Coxiella burnetii expresses a functional Δ24 sterol reductase

Stacey D. Gilk, Paul A. Beare, Robert A. Heinzen

Research output: Contribution to journalArticlepeer-review

23 Scopus citations

Abstract

Coxiella burnetii, the etiological agent of human Q fever, occupies a unique niche inside the host cell, where it replicates in a modified acidic phagolysosome or parasitophorous vacuole (PV). The PV membrane is cholesterol-rich, and inhibition of host cholesterol metabolism negatively impacts PV biogenesis and pathogen replication. The precise source(s) of PV membrane cholesterol is unknown, as is whether the bacterium actively diverts and/or modifies host cell cholesterol or sterol precursors. C. burnetii lacks enzymes for de novo cholesterol biosynthesis; however, the organism encodes a eukaryote-like Δ24 sterol reductase homolog, CBU1206. Absent in other prokaryotes, this enzyme is predicted to reduce sterol double bonds at carbon 24 in the final step of cholesterol or ergosterol biosynthesis. In the present study, we examined the functional activity of CBU1206. Amino acid alignments revealed the greatest sequence identity (51.7%) with a Δ24 sterol reductase from the soil amoeba Naegleria gruberi. CBU1206 activity was examined by expressing the protein in a Saccharomyces cerevisiae erg4 mutant under the control of a galactose-inducible promoter. Erg4 is a yeast Δ24 sterol reductase responsible for the final reduction step in ergosterol synthesis. Like Erg4-green fluorescent protein (GFP), a CBU1206-GFP fusion protein localized to the yeast endoplasmic reticulum. Heterologous expression of CBU1206 rescued S. cerevisiae erg4 sensitivity to growth in the presence of brefeldin A and cycloheximide and resulted in new synthesis of ergosterol. These data indicate CBU1206 is an active sterol reductase and suggest the enzyme may act on host sterols during C. burnetii intracellular growth.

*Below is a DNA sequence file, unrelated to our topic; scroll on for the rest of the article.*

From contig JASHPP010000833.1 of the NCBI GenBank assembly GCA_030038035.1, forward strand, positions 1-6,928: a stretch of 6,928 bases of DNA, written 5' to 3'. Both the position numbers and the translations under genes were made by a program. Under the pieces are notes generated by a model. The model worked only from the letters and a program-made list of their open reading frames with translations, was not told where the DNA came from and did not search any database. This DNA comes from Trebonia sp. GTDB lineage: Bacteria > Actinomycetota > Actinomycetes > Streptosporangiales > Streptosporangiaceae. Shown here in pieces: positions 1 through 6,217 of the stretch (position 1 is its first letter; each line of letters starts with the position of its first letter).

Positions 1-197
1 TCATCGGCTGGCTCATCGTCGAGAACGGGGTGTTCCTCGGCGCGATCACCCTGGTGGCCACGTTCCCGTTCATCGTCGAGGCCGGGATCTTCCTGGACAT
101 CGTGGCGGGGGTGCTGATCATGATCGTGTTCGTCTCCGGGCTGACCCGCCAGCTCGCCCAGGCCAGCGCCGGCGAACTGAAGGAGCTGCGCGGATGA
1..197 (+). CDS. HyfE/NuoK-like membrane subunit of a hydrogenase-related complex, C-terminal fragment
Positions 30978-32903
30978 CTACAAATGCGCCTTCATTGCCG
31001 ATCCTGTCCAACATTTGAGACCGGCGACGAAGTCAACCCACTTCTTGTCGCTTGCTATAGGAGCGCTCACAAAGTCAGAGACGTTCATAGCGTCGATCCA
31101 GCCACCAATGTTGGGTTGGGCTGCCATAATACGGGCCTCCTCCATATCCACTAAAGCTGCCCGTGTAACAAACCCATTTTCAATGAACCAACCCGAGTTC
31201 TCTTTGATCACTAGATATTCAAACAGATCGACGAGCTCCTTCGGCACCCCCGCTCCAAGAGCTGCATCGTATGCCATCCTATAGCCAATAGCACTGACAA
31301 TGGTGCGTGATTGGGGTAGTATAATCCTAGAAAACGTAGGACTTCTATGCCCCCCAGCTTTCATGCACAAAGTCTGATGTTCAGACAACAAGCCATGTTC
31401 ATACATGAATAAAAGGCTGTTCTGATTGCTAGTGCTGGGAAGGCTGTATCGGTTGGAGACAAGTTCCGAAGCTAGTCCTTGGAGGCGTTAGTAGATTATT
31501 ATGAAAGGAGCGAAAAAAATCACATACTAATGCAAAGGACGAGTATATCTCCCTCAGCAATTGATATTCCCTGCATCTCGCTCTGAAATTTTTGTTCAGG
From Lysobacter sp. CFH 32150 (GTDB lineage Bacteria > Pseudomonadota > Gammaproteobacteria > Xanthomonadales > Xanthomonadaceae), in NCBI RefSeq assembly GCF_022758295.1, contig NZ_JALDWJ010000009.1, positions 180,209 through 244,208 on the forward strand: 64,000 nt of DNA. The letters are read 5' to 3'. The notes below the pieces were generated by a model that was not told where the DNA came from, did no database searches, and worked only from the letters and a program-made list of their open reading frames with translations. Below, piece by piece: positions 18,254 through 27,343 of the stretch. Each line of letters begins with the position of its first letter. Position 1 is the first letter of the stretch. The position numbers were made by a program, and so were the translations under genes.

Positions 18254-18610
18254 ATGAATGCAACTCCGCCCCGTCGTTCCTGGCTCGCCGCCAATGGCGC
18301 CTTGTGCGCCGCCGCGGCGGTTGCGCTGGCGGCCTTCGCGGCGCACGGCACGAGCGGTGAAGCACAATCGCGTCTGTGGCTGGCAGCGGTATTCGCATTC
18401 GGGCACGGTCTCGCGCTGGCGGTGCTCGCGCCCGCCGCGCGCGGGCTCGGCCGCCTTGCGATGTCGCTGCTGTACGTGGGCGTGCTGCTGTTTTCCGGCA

Original languageEnglish (US)
Pages (from-to)6154-6159
Number of pages6
JournalJournal of bacteriology
Volume192
Issue number23
DOIs
StatePublished - Dec 2010

ASJC Scopus subject areas

  • Microbiology
  • Molecular Biology

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